Barak and I had five days’ hard riding northwards since then, the roads
in a bad state after that wet summer of 1541.
Since the start of the lockdown, I have read three, and just started my fourth C J Sansom novel. The quote above is taken from the third, Sovereign. They’re set in the 16th century, and they’re crime thrillers featuring his trusty lawyer, Matthew Shardlake, and, in this book and the next, Shardlake’s assistant, Jack Barak. This is not, as anyone who knows me will tell you, my usual preferred reading material. What is it about the situation we find ourselves in that has drawn me to it? Escapism? Yes, definitely, and oh my god the 16th century would have been a difficult time to live in. (Especially if you were one of Henry VIII’s wives).
But I got to thinking just now about how small the world was then. In the above quote, Shardlake and Barak are journeying on horses from Lichfield to York, which Google Maps tells me is 149 miles. It takes them five days to make a journey we could do in the car in (consults Google maps) 2hrs 42 minutes (fastest route, the usual traffic). Shardlake lives in London, where two destinations now connected by the underground were then separate villages. In the 450 years since, look how we have expanded outwards, the places we can reach using our technologies not even limited by the solar system now (hello, Voyager 1 and Voyager 2).
And yet, today, I went out for a walk…up and down my street. I walked up one side, down the other, then did it again. I didn’t want to go any further because last time I left the house, three days ago, and walked through my part of the city to a local shop, I came back and had the first panic attack I’ve had for years.
I am a writer, and usually I daydream as I wander along alone, composing bits and pieces in my head. But there is no daydreaming during social distancing, because then I might step into someone else’s 2-metre exclusion zone, or they might turn the corner into mine.
And there is no daydreaming, because then I might touch my face, scratch an itch, rub my eye. I have trained myself not to do that any more the minute I leave the house – but only by keeping a constant watch on where my hands are.
I got flustered the other day because I went out wearing gloves, regular gloves. I thought somehow it would make things simpler – but then when I got home, I became confused between what I’d touched with the gloves on, then with the gloves off, and kept re-washing my hands… and then: panic attack. It was fine, nothing serious, just a not-unexpected result of the unsettledness. I know I am far from alone in this. It’s new, a new normal that may yet shift into a different new normal.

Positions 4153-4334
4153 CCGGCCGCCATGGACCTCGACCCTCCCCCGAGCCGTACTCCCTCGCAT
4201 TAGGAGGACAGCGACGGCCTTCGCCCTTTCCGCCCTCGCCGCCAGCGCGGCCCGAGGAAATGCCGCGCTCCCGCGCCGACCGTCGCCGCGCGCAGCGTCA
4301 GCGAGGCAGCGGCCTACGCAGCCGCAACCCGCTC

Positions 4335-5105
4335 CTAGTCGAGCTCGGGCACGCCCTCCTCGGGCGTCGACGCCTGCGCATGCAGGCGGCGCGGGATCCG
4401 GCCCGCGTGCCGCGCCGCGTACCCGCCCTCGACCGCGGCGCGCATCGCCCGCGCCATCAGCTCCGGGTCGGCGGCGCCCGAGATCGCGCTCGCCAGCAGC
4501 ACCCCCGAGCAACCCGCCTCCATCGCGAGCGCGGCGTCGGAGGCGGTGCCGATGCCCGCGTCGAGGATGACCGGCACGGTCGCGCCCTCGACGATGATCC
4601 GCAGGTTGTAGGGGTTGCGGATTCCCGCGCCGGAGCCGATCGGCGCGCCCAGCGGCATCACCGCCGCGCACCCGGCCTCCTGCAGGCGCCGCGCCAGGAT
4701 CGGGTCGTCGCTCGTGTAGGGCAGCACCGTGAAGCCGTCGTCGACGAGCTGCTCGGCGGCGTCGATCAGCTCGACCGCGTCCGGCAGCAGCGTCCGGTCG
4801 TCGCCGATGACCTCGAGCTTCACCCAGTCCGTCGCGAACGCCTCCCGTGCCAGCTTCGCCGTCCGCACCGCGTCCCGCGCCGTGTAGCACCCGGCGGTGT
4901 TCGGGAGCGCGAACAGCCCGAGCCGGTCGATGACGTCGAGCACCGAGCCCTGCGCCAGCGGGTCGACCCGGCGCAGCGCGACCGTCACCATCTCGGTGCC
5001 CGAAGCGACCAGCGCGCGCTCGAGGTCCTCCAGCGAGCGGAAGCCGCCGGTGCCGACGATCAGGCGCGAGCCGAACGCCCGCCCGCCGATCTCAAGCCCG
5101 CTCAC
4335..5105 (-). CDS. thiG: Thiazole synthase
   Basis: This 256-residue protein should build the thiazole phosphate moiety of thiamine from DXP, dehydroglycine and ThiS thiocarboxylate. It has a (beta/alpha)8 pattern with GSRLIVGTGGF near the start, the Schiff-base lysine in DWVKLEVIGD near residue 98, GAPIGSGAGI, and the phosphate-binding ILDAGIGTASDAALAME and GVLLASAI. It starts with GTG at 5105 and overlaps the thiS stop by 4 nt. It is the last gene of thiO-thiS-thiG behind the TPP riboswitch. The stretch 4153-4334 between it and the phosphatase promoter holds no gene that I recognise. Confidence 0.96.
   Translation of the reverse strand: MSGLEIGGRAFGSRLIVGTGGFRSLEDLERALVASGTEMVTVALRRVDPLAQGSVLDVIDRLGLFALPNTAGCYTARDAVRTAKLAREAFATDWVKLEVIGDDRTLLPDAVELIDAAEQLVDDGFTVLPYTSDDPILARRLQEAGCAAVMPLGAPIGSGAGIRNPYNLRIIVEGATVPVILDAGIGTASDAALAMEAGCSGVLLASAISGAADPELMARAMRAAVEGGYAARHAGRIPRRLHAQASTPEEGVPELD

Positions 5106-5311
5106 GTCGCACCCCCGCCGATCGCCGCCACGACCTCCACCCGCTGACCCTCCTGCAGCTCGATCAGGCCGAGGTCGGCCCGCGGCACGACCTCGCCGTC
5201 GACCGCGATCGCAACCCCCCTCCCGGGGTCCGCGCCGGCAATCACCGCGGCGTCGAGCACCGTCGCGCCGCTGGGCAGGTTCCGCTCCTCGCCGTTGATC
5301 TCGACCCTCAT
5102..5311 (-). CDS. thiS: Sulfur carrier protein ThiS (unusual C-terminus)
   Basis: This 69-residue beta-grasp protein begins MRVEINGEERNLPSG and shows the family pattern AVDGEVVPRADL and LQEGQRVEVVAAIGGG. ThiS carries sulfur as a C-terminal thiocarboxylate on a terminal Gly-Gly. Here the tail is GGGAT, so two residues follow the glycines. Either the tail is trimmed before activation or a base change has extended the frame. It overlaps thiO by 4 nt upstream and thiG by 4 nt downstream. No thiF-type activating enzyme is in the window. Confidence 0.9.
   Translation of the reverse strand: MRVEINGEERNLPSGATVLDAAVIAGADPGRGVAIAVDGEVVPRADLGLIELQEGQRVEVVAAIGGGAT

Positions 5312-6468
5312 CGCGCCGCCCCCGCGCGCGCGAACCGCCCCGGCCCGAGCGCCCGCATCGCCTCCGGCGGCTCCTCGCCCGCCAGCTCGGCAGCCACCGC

So, to avoid a repeat of that, I took my walk locally today. Very locally indeed, so that there would be no hidden corners and I could take in the whole picture. As I walked up and down, smiling at the two neighbours walking the dog across the wide street, at the woman washing her car, at the cat sitting on someone’s doormat (so hard not to go and stroke the cat, don’t stroke the cat), I suddenly realised that this has shrunk our world again. Everything, like in Shardlake’s time, has become smaller. Not as small, of course: we have trains, buses, cars. And thankfully we have modern medicine. But local shops, local parks for daily exercise, just the streets that form our block.
And isn’t there, I thought as I walked, something beautiful in that smallness, in that zooming in (no pun intended regarding the online meeting tool we are all becoming best friends with). I noticed things – and people, cats – on my street I’d never seen before. I saw a bird. I saw the building work that one of my neighbours was having done, that has paused now, of course. I walked on a side of my street I hadn’t walked down. And up. I didn’t feel silly for a minute, because everyone will know why I was doing it. In this, I am not the weirdo.
After two laps, I peeked out from the end of my street onto the very busy road it feeds into, and saw people, quite a few, this being a very warm April day. No, I thought, I’m happy here, right here. And, without touching my face at all, just noticing the itch that was building (hello, itch), I went back in, and washed my hands. Twice.
Tania Hershman is the author of 8 books of short stories, poetry and hybrids. Her poetry pamphlet, How ‘High Did She Fly’, was joint winner of the 2019 Live Canon Pamphlet Competition, and her hybrid book inspired by particle physics, ‘and what if we were all allowed to disappear’, was published in March 2020 by Guillemot Press. www.taniahershman.com www.twitter.com/taniahershman